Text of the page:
The data reported indicate a relationship between PDR and plasma homocysteine levels independent of some obvious confounders and coexisting conditions associated with the elevation of plasma homocysteine or retinopathy (i.e., cardiovascular disease, impaired renal function, vitamin status, and blood pressure). An association of diabetic retinopathy with the C677T mutation in the gene coding for the MTHFR, a key enzyme in the homocysteine catabolism, has been reported previously by Neugebauer et al. [5] in type 2 diabetic patients; in this study however, plasma homocysteine was not measured. We subsequently reported moderate hyper-homocysteinemia in a small group of type 1 diabetic patients with retinopathy and normal serum creatinine, but the major determinants of homocysteine metabolism were not measured [6]. To our knowledge, this is the first report that explores the relationship of plasma homocysteine and some of its major determinants with retinopathy.

Based on these data, a role for homocysteine in the development of PDR can be hypothesized, at least in selected groups of patients. This hypothesis is also supported by the results of in vitro experiments showing a synergistic effect of plasma homocysteine and hyperglycemia in inducing cell damage in the vascular endothelium [2]. This study is also relevant inasmuch as it singles out a possible genetic marker for PDR. A genetic predisposition to retinopathy is not well documented; however, it is known that although almost the all of type 1 diabetic patients with longstanding diabetes develop some degree of retinopathy, relatively few progress toward PDR [7]. To explain this finding, among others, genetic differences in response to hyperglycemia have been hypothesized, and according to emerging knowledge, homocysteine may also play a role. Of course, the cross-sectional nature of the study makes results compatible with the alternative hypothesis that higher plasma homocysteine levels may be a marker rather t han a determinant of tissue damage in diabetic retinopathy, similar to what has been hypothesized in ischemia because of large vessels occlusions [8]. However, it would be more difficult to explain on this basis the association of PDR with the C677T mutation in the MTHFR gene.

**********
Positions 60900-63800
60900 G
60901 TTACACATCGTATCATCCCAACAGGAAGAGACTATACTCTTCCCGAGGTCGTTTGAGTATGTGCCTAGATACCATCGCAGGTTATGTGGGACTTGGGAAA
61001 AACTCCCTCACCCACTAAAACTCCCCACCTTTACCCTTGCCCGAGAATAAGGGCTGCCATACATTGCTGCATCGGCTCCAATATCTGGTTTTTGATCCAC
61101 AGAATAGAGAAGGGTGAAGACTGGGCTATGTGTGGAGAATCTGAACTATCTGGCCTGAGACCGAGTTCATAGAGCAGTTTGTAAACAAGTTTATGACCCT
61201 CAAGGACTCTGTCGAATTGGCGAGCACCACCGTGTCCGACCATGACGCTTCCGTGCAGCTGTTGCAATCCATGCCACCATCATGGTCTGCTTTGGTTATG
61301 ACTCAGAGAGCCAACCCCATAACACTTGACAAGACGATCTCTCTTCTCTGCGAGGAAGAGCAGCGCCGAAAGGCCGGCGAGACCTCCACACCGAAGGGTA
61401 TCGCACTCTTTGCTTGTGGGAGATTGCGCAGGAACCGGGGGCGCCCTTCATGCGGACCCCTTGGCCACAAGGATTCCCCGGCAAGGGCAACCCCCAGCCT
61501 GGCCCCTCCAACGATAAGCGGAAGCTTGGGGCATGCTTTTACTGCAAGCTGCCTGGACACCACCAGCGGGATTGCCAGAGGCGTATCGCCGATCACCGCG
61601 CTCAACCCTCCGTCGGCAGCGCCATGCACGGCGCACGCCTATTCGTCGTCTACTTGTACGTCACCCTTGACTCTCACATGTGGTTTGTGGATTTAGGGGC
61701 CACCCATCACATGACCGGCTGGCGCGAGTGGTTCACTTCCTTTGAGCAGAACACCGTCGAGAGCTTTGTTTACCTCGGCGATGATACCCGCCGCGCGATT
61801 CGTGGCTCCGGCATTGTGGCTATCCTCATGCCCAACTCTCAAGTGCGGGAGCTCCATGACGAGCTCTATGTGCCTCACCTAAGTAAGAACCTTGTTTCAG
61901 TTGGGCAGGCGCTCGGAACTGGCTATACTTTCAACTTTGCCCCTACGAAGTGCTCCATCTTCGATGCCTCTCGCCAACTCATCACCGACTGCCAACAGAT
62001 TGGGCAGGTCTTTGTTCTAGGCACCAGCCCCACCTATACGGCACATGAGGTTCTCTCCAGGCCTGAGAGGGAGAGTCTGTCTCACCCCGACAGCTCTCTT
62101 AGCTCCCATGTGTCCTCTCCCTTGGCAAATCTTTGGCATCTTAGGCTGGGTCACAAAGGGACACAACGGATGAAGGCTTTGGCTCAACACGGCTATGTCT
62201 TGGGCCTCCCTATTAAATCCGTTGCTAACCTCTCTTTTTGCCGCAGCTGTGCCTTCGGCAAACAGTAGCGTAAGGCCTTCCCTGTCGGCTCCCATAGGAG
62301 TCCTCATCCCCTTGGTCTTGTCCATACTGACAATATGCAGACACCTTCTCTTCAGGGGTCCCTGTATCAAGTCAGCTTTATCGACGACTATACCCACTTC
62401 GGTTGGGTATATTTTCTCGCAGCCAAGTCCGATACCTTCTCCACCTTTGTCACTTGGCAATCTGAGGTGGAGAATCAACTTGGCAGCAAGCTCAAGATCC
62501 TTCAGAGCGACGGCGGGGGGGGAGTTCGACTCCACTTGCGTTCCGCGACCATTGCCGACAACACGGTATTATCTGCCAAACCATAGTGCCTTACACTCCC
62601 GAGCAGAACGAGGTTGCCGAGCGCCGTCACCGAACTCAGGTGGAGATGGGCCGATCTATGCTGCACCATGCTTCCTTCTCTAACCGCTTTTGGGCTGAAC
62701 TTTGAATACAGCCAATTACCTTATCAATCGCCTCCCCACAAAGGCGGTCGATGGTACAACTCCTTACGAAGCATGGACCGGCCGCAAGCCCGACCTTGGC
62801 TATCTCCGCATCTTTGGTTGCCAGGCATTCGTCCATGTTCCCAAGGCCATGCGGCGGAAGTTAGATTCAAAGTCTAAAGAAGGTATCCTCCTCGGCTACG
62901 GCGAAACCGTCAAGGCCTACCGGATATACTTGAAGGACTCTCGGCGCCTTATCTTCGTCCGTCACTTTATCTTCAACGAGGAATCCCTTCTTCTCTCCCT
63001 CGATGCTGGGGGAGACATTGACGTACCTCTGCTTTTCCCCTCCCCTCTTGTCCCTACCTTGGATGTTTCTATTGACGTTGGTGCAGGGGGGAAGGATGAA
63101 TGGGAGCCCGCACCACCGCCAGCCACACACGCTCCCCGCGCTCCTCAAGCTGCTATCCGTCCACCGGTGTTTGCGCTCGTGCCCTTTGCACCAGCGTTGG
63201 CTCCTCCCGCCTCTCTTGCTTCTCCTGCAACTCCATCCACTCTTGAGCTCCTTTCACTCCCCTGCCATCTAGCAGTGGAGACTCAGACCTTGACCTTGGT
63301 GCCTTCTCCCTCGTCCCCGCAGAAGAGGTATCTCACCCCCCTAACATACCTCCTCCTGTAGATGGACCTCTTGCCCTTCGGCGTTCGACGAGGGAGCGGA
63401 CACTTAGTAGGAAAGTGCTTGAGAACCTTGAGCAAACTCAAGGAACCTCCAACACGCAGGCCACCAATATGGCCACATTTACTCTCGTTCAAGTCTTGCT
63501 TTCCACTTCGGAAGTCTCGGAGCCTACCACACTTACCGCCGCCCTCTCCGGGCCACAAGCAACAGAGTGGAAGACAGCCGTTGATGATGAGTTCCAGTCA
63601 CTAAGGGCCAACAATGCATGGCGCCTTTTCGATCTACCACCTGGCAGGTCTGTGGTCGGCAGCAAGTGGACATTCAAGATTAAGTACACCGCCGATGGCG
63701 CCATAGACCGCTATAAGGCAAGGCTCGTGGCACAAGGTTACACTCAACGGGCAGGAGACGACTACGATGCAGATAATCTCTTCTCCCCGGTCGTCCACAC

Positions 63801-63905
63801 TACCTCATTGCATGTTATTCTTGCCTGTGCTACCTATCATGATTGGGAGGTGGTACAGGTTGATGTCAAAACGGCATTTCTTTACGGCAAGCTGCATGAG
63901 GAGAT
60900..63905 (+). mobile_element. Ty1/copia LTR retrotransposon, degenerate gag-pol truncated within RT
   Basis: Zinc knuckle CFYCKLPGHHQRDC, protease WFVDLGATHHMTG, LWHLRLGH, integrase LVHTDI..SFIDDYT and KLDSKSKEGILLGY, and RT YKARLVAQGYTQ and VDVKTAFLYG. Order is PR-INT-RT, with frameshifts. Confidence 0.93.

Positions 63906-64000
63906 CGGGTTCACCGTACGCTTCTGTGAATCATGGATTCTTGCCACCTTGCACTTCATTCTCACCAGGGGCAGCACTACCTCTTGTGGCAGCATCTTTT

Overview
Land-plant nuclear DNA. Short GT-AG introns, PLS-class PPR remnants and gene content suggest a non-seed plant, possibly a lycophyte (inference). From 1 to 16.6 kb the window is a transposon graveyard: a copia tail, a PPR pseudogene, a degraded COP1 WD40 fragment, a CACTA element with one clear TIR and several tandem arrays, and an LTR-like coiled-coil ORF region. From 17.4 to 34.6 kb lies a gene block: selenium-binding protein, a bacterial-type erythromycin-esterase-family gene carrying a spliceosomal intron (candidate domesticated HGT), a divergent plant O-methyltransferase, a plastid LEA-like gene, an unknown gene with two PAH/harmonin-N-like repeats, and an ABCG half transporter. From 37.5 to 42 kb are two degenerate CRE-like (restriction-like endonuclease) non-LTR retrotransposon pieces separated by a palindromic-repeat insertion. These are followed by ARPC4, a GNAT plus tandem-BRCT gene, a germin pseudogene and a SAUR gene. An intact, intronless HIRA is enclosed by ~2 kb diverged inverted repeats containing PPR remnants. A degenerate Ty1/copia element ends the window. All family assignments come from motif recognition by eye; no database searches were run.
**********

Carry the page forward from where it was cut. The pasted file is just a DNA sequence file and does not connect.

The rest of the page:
From the Departments of Clinical and Experimental Medicine (O.V., V.C., M.S., A.A.R., G.R.) and Biochemistry and Medical Biotechnologies (F.P.M., A.T.), School of Medicine, Federico II University; and the Institute of Biochemistry of Macromolecules (A.F.P., D.I.), School of Medicine, Second University of Naples, Naples, Italy.

Address correspondence to Olga Vaccaro, Department of Clinical and Experimental Medicine, Policlinico dell’Universit[grave{a}] degli Studi “Federico II,” via S. Pansini 5, 80131 Napoli, Italy. E-mail: nmcd@unina.it.

Acknowledgments — This work was supported by a grant from the Italian Association for the Study of Diabetes (SID).

References

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(2.) Hofmann MA, Kohl B, Zubach MS, Borcea V, Bierhaus A, Henkels M, Amiral J, Fiehn W, Ziegler R, Wahl P, Nawroth PP: Hyperhomocysteinemia and endothelial dysfunction in IDDM. Diabetes Care 21:841-848, 1998

(3.) Cronin CC, McPartlin JM, Barry DG, Ferriss JB, Scott JM, Weir DG: Plasma homocysteine concentrations in patients with type 1 diabetes. Diabetes Care 21:1843-1847, 1998

(4.) Lentz SR: Mechanism of thrombosis in hyperhomocysteinemia. Curr Opin Hematol 5:343-349, 1998

(5.) Neugebauer S, Tsuneharu B, Kurokawa K, Watanabe T: Defective homocysteine metabolism as a risk factor for diabetic retinopathy. Lancet 349:473-474, 1997

(6.) Vaccaro O, Ingrosso D, Rivellese A, Greco G, Riccardi G: Moderate hyperhomocysteinemia and retinopathy in insulin-dependent diabetes. Lancet 349:1102-1103, 1997

(7.) Klein R: Hyperglycemia and microvascular and macrovascular disease in diabetes. Diabetes Care 18:258-268, 1995

(8.) Dudman NPB: An alternative view of homocysteine. Lancet 354:2072-2074, 1999